The witness was questioned extensively before and after this question as to whether she was telling the truth. The purpose of the voir dire hearing was for the court to be able to determine whether the child was capable of expressing herself and whether she was capable of understanding the duty of a witness to tell the truth, upon which her competency as a witness depended. The sustaining of the objection to this question could not have affected this determination by the court. This assignment of error is overruled.

Defendant next contends the trial court erred in allowing the child to use anatomical dolls to illustrate her testimony. Defendant argues that this was error because "this use of anatomical dolls was tendered pursuant to Rule 803(24) of the North Carolina Rules of Evidence ... and the court failed to make proper findings of trustworthiness...," "[t]he use of such dolls by other than an expert is certainly open to suggestiveness on the part of the examiner," and "[a]t no time did any expert evaluate this technically complex procedure and give the jury an opinion as to the use and meaning of anatomical dolls."

We find defendant's argument to be meritless. Clearly, the use of the dolls was not tendered pursuant to Rule 803(24), which allows certain hearsay testimony, because no hearsay was involved in the child's testimony. We cannot find that the use of anatomical dolls is inherently open to suggestiveness by the examiner, if the witness is "other than an expert." Finally, we see no need to have an expert evaluate the use of anatomical dolls or explain it to a jury; there is nothing technically complex about it. In fact, it is precisely because the use of the dolls can be readily understood by everyone involved, especially the child, *637 that they are so often employed in the investigation of child abuse. This Court has heard several cases in which anatomical dolls were used by children to illustrate their testimony and we have never disapproved of the practice. See, e.g., State v. Watkins, 318 N.C. 498, 349 S.E.2d 564 (1986); State v. DeLeonardo, 315 N.C. 762, 340 S.E.2d 350 (1986); and State v. Smith, 315 N.C. 76, 337 S.E.2d 833 (1985). The practice is wholly consistent with existing rules governing the use of photographs and other items to illustrate testimony. It conveys the information sought to be elicited, while it permits the child to use a familiar item, thereby making him more comfortable. Defendant's assignment of error is overruled.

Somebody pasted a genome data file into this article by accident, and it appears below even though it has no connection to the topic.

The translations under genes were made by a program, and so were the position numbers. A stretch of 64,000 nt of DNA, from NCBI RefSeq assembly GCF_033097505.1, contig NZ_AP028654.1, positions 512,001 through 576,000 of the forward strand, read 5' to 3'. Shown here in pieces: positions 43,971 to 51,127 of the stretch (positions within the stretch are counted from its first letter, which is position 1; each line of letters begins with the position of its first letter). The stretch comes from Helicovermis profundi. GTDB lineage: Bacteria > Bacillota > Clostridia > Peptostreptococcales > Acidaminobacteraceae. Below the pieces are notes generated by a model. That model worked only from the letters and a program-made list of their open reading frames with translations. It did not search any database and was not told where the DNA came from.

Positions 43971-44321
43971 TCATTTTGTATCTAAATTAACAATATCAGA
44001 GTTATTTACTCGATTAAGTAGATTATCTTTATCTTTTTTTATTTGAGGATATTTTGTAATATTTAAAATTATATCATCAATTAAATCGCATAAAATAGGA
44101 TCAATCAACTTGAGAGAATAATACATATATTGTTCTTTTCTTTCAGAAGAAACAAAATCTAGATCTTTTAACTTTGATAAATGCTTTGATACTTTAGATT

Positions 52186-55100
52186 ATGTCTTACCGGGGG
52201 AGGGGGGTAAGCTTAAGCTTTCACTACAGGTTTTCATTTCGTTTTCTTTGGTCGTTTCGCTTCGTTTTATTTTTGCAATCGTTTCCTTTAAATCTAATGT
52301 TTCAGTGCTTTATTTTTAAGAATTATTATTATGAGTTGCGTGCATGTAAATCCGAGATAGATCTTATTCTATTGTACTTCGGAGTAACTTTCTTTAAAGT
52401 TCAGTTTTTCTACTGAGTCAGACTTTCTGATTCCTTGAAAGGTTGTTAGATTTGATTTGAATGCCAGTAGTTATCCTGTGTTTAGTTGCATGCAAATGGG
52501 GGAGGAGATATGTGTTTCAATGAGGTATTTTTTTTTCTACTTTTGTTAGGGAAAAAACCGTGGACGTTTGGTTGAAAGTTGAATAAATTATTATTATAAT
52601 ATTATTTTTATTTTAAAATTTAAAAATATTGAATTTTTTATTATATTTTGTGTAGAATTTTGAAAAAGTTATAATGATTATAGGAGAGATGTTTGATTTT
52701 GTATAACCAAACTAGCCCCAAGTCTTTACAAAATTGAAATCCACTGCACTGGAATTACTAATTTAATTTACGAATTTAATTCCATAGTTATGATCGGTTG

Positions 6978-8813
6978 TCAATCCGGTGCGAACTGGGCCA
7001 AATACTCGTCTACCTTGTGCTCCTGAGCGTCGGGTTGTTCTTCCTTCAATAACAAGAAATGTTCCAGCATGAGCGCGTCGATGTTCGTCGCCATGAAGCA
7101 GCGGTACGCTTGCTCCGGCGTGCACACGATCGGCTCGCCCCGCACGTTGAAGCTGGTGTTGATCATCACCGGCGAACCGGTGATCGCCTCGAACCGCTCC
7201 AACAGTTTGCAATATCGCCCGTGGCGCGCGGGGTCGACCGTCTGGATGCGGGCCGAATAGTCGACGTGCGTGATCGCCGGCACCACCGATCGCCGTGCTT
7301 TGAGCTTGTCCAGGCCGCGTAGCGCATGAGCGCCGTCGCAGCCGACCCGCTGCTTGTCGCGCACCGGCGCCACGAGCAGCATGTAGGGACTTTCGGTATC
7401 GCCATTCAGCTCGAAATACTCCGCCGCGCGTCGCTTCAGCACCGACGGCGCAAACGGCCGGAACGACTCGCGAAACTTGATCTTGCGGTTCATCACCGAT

The defendant next contends the court erred in admitting numerous hearsay statements under the residual hearsay exception established by N.C.G.S. § 8C-1, Rule 803(24), without placing in the record the specific findings required by Smith, 315 N.C. 76, 337 S.E.2d 833. The defendant supports this assignment of error with sixteen exceptions in the record. An examination of the record reveals that not one of these exceptions relates to any evidence admitted under Rule 803(24). Ten of the exceptions relate to evidence admitted to corroborate a witness' testimony, three exceptions relate to evidence admitted under the medical diagnosis exception established by N.C.G.S. § 8C-1, Rule 803(4), one exception relates to a ruling on the relevance of testimony and two of the exceptions are to no ruling by the court. This assignment of error is overruled.

The defendant assigns error to the exclusion of certain testimony of Dr. Lewis Bradbard, a clinical psychologist. The defendant called Dr. Bradbard as a witness and proposed that he testify pertaining to three subjects. These subjects were (1) the sexual awareness and habits of young children, (2) the ability of children to remember, and (3) typical and atypical reactions of sexually abused young children. Dr. Bradbard had not examined the child in this case and no evidence had been offered as to psychological difficulties the child may have had as the result of her experience. The court refused to allow the witness to testify to the reactions of sexually abused young children.

An expert witness is allowed to testify to facts within his knowledge if it will assist the jury to understand the evidence or to determine a fact in issue. State v. Kennedy, 320 N.C. 20, 357 S.E.2d 359 (1987). N.C.G.S. § 8C-1, Rule 702 might be read as requiring that such testimony be in the form of an opinion. We do not believe this is the case. Rule 702 is a rule of admission which allows opinion evidence in certain cases. If a witness, whether or not an expert, has knowledge of facts which would be helpful to a jury in reaching a decision, he may testify to such relevant facts.

In this case we hold it was not error to exclude the testimony of Dr. Bradbard as to the reactions of sexually abused children. There was no evidence of the reaction of the child to the incident in this case and Dr. Bradbard's testimony would not be helpful to the jury in reaching a decision.